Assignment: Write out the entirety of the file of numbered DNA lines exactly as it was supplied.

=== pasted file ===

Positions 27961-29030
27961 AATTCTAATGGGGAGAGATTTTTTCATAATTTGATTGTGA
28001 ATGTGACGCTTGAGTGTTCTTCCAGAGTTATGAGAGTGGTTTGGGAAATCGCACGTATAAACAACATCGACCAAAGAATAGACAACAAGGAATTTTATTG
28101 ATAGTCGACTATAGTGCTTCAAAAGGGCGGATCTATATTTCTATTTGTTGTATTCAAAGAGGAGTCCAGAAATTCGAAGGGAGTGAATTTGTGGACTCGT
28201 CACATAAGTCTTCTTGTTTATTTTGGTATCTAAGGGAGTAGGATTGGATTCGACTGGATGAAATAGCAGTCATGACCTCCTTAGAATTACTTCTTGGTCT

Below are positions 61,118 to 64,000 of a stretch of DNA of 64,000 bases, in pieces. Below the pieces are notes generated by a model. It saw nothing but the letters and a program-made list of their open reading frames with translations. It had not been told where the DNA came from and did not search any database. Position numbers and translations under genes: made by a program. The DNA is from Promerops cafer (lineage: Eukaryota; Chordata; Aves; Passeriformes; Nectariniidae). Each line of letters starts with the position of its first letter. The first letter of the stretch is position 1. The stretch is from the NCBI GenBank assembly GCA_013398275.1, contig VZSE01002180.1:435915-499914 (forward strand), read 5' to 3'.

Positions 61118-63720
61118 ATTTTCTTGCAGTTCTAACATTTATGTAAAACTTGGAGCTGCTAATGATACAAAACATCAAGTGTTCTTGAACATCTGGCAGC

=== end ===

Positions 27961-29030
27961 AATTCTAATGGGGAGAGATTTTTTCATAATTTGATTGTGA
28001 ATGTGACGCTTGAGTGTTCTTCCAGAGTTATGAGAGTGGTTTGGGAAATCGCACGTATAAACAACATCGACCAAAGAATAGACAACAAGGAATTTTATTG
28101 ATAGTCGACTATAGTGCTTCAAAAGGGCGGATCTATATTTCTATTTGTTGTATTCAAAGAGGAGTCCAGAAATTCGAAGGGAGTGAATTTGTGGACTCGT
28201 CACATAAGTCTTCTTGTTTATTTTGGTATCTAAGGGAGTAGGATTGGATTCGACTGGATGAAATAGCAGTCATGACCTCCTTAGAATTACTTCTTGGTCT

Below are positions 61,118 to 64,000 of a stretch of DNA of 64,000 bases, in pieces. Below the pieces are notes generated by a model. It saw nothing but the letters and a program-made list of their open reading frames with translations. It had not been told where the DNA came from and did not search any database. Position numbers and translations under genes: made by a program. The DNA is from Promerops cafer (lineage: Eukaryota; Chordata; Aves; Passeriformes; Nectariniidae). Each line of letters starts with the position of its first letter. The first letter of the stretch is position 1. The stretch is from the NCBI GenBank assembly GCA_013398275.1, contig VZSE01002180.1:435915-499914 (forward strand), read 5' to 3'.

Positions 61118-63720
61118 ATTTTCTTGCAGTTCTAACATTTATGTAAAACTTGGAGCTGCTAATGATACAAAACATCAAGTGTTCTTGAACATCTGGCAGC